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Students and administrators targeted by anonymous threats

Students and administrators targeted by anonymous threats

Students and administrators said they received threatening calls and emails from internet trolls — people who personally attack individuals after finding their information posted online — after Kenyon media outlets’ coverage of the Whiteness Group and The Good Samaritan were picked up by right-wing media sites.

Juniper Cruz ’19, the founder of the Whiteness Group said she received phone calls from two people who threatened to rape and kill her. She said she was not sure how they obtained her number, but she said the phone calls have become less frequent over the past two weeks.

“The comments were very much describing in very vivid detail both my rape and my murder,” Cruz said. “Just these very violent sexual assault-y comments.”

These calls and emails come after outlets including Fox News and The Weekly Standard published articles about the nature of The Good Samaritan’s cancellation. Several of these articles were misleading, for example making claims that the College canceled the play, when it was actually the playwright who did so. The articles also drew a connection between the canceled play and the formation of the Whiteness Group, suggesting that it illustrated College censorship of white people. 

Both Cruz and Priest-in-Charge of the Harcourt Parish and Chaplain Rachel Kessler ’04 received personal attacks after Thomas D. Williams, a writer for Breitbart News, linked to websites with their contact information in his article “‘Whiteness Group’ at Liberal Arts College Bars Whites from Asking Blacks Questions.”

“You’re operating a cult. This cult of white guilt is not good for people,” one person wrote on Kessler’s Facebook page. “The way you entryists behave can only lead me to conclude that you hate Christianity and want to destroy it from the inside.” Kessler has since deleted the comment.

Cruz said she worked with Campus Safety and the Office of Diversity, Equity and Inclusion (ODEI) to make sure that she was safe. She sent information about the phone calls to those offices.

Emily Birnbaum ’18, the Collegian’s news editor, received vicious comments from internet trolls on Twitter after Evan McLaren ’08, director of the white nationalist organization associated with Richard Spencer, retweeted her thread about partisan right-wing coverage of her story. One account posted a picture of an Aryan cartoon character unmasking a stereotypically Jewish man, an apparent reference to Birnbaum’s Jewish faith. Others tweeted that she was a “sand merchant,” and asked her why “Jews want to genocide white people.”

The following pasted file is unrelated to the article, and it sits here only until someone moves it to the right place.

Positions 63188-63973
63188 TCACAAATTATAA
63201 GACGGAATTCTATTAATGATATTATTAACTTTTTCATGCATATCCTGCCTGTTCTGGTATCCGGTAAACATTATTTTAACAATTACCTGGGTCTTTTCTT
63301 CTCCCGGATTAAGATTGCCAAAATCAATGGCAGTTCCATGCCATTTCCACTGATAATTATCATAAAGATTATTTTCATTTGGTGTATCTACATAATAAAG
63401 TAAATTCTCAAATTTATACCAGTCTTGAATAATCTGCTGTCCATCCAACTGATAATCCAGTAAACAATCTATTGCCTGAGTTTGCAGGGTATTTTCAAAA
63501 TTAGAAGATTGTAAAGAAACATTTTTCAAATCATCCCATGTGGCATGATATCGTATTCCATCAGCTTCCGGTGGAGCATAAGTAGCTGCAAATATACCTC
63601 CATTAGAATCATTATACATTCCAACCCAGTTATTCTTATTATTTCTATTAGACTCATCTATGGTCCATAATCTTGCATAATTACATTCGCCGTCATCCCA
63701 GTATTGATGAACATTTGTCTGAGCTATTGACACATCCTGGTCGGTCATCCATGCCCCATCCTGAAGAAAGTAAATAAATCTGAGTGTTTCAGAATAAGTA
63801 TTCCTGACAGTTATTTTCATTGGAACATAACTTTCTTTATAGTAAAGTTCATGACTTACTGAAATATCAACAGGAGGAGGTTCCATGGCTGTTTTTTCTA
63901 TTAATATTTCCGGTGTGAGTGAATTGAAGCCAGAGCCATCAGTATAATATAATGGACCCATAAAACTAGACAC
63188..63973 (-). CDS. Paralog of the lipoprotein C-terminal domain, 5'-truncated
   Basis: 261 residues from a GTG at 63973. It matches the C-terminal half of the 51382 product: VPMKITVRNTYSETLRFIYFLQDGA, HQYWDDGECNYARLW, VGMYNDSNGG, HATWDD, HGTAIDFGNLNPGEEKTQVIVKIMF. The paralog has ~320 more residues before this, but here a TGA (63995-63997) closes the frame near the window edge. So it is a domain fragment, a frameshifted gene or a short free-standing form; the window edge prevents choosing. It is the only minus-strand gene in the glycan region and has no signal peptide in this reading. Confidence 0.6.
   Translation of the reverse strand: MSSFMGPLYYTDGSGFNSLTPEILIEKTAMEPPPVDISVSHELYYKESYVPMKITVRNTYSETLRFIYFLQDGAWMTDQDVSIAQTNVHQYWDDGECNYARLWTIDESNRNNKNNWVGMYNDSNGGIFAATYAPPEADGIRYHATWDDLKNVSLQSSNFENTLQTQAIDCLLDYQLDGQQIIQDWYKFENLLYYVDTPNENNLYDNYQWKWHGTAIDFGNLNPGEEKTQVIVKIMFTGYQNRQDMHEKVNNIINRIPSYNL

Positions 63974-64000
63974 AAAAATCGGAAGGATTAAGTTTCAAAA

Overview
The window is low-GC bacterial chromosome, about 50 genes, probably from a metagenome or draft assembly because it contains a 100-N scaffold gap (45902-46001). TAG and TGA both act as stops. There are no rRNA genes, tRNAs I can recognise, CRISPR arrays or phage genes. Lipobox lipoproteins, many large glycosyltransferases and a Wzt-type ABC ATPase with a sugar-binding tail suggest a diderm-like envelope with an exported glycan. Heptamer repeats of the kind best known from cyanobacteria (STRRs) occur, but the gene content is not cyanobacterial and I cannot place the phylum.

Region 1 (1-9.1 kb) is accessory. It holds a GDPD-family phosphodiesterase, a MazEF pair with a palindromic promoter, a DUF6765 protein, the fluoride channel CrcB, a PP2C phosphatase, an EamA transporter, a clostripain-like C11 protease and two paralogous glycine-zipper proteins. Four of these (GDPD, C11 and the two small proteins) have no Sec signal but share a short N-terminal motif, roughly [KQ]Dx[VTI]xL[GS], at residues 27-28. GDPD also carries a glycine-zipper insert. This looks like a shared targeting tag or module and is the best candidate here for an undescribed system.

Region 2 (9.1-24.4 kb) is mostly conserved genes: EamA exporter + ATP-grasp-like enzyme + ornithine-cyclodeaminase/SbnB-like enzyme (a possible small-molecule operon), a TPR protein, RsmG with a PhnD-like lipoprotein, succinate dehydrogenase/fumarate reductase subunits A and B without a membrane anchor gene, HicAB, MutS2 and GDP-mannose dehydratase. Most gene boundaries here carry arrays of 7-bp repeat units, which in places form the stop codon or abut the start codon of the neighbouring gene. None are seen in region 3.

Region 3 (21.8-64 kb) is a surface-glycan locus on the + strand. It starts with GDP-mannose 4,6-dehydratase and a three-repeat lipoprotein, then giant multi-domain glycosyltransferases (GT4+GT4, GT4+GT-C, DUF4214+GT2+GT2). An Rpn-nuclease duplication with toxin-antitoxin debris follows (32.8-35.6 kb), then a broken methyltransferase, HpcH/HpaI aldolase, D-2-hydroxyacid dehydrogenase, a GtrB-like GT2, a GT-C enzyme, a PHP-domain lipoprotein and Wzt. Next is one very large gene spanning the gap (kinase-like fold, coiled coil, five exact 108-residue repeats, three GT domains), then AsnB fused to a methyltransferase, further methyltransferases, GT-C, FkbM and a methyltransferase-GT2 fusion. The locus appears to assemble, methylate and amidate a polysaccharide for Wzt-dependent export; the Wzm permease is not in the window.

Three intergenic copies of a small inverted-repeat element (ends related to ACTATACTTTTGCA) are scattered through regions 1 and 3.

Director of Campus Safety Robert Hooper said that officers have increased their daily rounds in order to ensure student safety. “We’re trying to have a higher sense of visibility. Trying to fit the calls in, but still have that level of diligence,” Hooper said. 

Meredith Bonham ’92, vice president for student affairs, said that multiple administrative offices continually received threatening phone calls from a blocked caller ID shortly after publication of the articles. Bonham said Safety forwarded this number to KCSO, and the Sheriff’s office contacted the individual and told them to desist.

President Sean Decatur said that students and administrators have been turning over emails to Campus Safety and alerting them to the phone calls. Decatur said that the College also received angry phone calls from alumni and parents about the articles. So far, he said, Campus Safety is analyzing the communications they’ve received.

“Things have come in ranging from ‘We’re going to tear down your racist campus brick by brick,’ to ‘We know where you are, we’re going to destroy you,’” Decatur said. “And we’ve certainly been logging all the calls and messages that are threatening on to Safety.”

Kessler said she was uncomfortable that Breitbart linked to her staff contact page  in their article, but she was not too worried about the comments she has been receiving.

“Personally I’m not overly concerned about angry people shouting on the internet,” Kessler said. “But obviously you’re mindful that we live in a pretty tumultuous and dangerous time.”

Hooper said that the phone calls concerned him right away.

“In today’s age, it only takes one person to think that ‘Well, I’m coming to Kenyon,’” Hooper said, referring to the possibility of someone physically harming students. “[Safety Officers] try to enhance our visibility, not only in residence halls, but in our academic [buildings], especially in the day when academics are open. Looking for anything that looks out of place.”


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